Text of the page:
• Hearts of Romaine, Harootunian’s twist on a Caesar salad, is also satisfying, with a lightly creamy texture and the perfect balance of salt and lemon.
Spring Rolls a Treat for Eye and Tongue
Of the appetizers, expect to love the Vegetarian Spring Rolls, which are as visually appealing as they are delicious. Crunchy, subtly seasoned, roughly chopped vegetables are wrapped like a sushi roll in dark, seaweed nori, which is then visible through the translucent second wrapper of white rice paper. A smear of ginger aioli topped with tomato ginger jam is the perfect foil to the “3-D soy sauce”—three, small cubes of solid soy sauce whose taste is pleasantly piquant instead of overpowering.
Chef Harootunian really shines with the entrees.
• Like the Vegetarian Spring Rolls, the Tapas Negras—the only dish of legumes on the menu—is as lovely to look at as it is to eat. The orange of the poached carrot is brilliant against the small, black curried lentils; the tang of the pickled cucumbers rewards at every bite. And the coconut gives the dish an almost Javanese flavor.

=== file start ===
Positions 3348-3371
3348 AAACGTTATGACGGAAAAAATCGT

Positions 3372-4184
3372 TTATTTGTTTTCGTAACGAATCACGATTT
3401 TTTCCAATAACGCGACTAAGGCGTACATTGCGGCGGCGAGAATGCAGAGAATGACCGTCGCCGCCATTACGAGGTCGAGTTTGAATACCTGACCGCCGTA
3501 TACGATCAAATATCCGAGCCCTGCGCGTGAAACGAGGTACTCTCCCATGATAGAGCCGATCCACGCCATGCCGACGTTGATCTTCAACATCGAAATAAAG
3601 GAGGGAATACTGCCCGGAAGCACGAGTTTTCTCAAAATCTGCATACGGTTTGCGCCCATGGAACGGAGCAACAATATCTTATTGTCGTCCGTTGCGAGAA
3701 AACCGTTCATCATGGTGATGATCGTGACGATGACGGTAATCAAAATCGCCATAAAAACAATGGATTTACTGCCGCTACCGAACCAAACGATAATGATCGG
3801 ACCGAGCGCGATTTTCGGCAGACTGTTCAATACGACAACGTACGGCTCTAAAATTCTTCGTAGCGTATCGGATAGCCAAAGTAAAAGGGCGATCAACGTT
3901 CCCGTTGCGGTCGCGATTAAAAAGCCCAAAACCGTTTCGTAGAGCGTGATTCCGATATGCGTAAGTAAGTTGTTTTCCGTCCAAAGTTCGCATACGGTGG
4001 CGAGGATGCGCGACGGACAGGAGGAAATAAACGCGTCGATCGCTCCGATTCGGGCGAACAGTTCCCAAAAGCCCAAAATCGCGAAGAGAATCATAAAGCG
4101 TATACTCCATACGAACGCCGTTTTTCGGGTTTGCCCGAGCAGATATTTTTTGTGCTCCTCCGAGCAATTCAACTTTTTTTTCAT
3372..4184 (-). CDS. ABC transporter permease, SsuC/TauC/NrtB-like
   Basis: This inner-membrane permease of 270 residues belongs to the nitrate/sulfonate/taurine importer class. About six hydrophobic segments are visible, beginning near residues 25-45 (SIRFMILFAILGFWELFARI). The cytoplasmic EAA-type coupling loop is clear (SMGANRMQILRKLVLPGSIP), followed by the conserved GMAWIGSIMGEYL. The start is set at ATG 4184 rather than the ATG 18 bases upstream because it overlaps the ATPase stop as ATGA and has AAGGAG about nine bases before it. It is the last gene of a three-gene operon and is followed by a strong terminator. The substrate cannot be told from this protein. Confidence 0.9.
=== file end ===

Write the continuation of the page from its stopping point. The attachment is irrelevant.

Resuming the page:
• The Crispy Eggplant offers a range of international flavors in one dish. The thick slice of eggplant is encrusted with Japanese Panko crumbs and lightly fried, then garnished with red and golden beets. Instead of the traditional Italian treatment, Harootunian finishes the dish with a dollop of cardamom honey yoghurt. The last ingredient doesn’t seem like it would fit—but it elevates the dish beyond the sum of its parts.
• The Butternut Squash and Chanterelle Quinoa is the perfect summer’s end supper; the haricots verts and perfectly cooked quinoa offer summer’s lightness while the golden squash, chanterelles, sweet Fuji apples and brown butter hint that autumn is just around the corner.
Of the four sweet desserts, the two that were sampled disappointed.
• Jamaica’s Vegan Chocolate Cake has a thick, rich, glossy frosting. But vegan cake is always a challenge to make and the cake itself was dry.